W3C home > Mailing lists > Public > public-html-xml@w3.org > October 2011

Re: Friction and cross pollination

From: Robin Berjon <robin@berjon.com>
Date: Tue, 4 Oct 2011 13:34:48 +0200
Cc: public-html-xml@w3.org
Message-Id: <465EB6CB-CE49-4B9D-9C3D-6960306B83DD@berjon.com>
To: Norman Walsh <ndw@nwalsh.com>
On Sep 27, 2011, at 15:57 , Norman Walsh wrote:
> Robin, would you be willing to try to draft a few paragraphs that you
> think cover the topic? We can talk about that and, if we reach
> consensus, figure out how to put it in the document.

Here goes. As always: comments, tweaks, screams, etc. welcome!

This Task Force believes that while complete alignment between the HTML and XML families may not be achievable or indeed desirable there are nevertheless areas in which cross-pollination between those two stacks could help improve either or both. Now that the delineation of these techonologies' respective domains have stabilised it would be more foolish than ever that these communities behave as warring factions while closed, proprietary formats still abound. Despite the important design differences that exist between HTML and XML their goals are not as divided as our mailing lists suggest, and one can still share experience regarding the production of round wheels irrespective of the rail track gauge.

A suggested list of such smaller projects, which may or may not proliferate best in a standards setting, could for instance include:

     Defining an XSLT and XQuery serialisation for polyglot HTML. Usage: make it trivial to produce it with a regular XML tool chain. [ed. I thought that this had been done, but I can't seem to find it anywhere]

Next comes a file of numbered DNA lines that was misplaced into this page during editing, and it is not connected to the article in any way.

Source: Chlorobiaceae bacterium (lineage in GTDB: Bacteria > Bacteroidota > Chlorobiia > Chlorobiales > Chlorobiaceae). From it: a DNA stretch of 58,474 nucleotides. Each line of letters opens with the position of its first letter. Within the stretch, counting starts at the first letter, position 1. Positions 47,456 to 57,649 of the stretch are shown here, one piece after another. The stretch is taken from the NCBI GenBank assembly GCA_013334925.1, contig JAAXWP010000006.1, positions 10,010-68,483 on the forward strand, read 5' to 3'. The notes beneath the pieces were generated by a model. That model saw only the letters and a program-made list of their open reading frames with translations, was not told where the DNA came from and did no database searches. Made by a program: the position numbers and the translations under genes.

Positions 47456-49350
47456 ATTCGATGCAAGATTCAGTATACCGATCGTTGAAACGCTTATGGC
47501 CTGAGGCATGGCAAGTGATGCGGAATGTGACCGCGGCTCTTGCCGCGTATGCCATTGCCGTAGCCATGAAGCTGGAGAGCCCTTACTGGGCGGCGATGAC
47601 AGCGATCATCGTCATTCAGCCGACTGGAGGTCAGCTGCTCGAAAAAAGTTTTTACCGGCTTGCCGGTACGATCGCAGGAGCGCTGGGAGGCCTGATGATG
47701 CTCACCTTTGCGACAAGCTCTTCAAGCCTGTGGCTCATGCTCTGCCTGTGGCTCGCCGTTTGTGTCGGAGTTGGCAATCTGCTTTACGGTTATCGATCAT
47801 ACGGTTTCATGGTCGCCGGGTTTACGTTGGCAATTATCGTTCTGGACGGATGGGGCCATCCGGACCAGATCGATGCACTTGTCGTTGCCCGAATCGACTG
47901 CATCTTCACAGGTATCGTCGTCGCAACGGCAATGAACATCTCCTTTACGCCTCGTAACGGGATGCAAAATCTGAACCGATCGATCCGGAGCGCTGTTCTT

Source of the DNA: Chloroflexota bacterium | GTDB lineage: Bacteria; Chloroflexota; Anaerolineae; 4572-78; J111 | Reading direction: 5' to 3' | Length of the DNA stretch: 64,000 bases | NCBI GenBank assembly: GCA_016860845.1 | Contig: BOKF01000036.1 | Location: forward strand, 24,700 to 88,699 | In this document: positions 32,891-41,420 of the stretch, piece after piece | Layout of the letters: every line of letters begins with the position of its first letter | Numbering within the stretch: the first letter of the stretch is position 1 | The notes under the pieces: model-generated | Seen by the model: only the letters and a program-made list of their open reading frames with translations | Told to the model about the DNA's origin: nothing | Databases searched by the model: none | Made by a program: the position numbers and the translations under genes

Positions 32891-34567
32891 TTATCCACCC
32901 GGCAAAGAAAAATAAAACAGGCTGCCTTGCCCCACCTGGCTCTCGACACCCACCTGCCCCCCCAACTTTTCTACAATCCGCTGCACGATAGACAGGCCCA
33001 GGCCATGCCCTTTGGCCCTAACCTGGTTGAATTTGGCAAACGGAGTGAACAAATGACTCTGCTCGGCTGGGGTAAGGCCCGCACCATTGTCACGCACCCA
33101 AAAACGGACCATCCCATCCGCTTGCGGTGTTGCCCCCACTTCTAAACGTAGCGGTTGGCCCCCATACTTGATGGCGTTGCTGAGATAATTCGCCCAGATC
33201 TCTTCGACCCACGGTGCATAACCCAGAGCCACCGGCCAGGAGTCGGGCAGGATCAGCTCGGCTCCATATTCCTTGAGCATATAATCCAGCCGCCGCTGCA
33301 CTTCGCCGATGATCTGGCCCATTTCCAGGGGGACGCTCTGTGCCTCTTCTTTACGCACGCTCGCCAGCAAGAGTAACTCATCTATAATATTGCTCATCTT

Help define an improved, more interoperable, and more usable version of DOM level 3 XPath for use from Javascript inside an HTML document. Usage: a number of queries (e.g. for text nodes, or certain axes) are impossible to achieve with the Selectors API, but using DOM level 3 XPath is unwieldy at best.

     CSS Fragment IDs based on XPointer as described in http://simonstl.com/articles/cssFragID.html. Usage: links that target fragments more powerfully, in a manner that browsers understand (http://open.blogs.nytimes.com/2011/01/11/emphasis-update-and-source/ is a good example).

     A Javascript and/or CSS based transformation and templating language that would reuse the best of XSLT (notably its processing model) and apply equally to HTML or JSON. One potential starting point may be http://www.w3.org/TR/NOTE-STTS3. Usage: Javascript templating libraries are proliferating like rabbits but they tend to be limited to simple variable interpolation. Support for more powerful HTML production pipelines would benefit from a more powerful approach.

     [ed. please don't shoot me] Making sure that one can fully render XSL FO using nothing but Javascript and CSS, as done with pdf.js (http://andreasgal.com/2011/06/15/pdf-js/). Usage: FO is nicer to produce than PDF.

     Despite its name, EXI is a compression technology that is designed to apply to any tree. Investigating whether it can be applied to HTML or JSON could yield sizeable gains. Usage: performance is increasingly a concern in the HTML family. Enabling faster serving in general, and supporting lighter-weight devices without the need for an intermediate proprietary acceleration proxy would improve the ecosystem.

     Collaborating in the ongoing work on a Web component model to ensure that it applies across the board. Usage: open a door that actually works on distributed extensibility.


Robin Berjon - http://berjon.com/ - @robinberjon
Received on Tuesday, 4 October 2011 11:35:11 UTC

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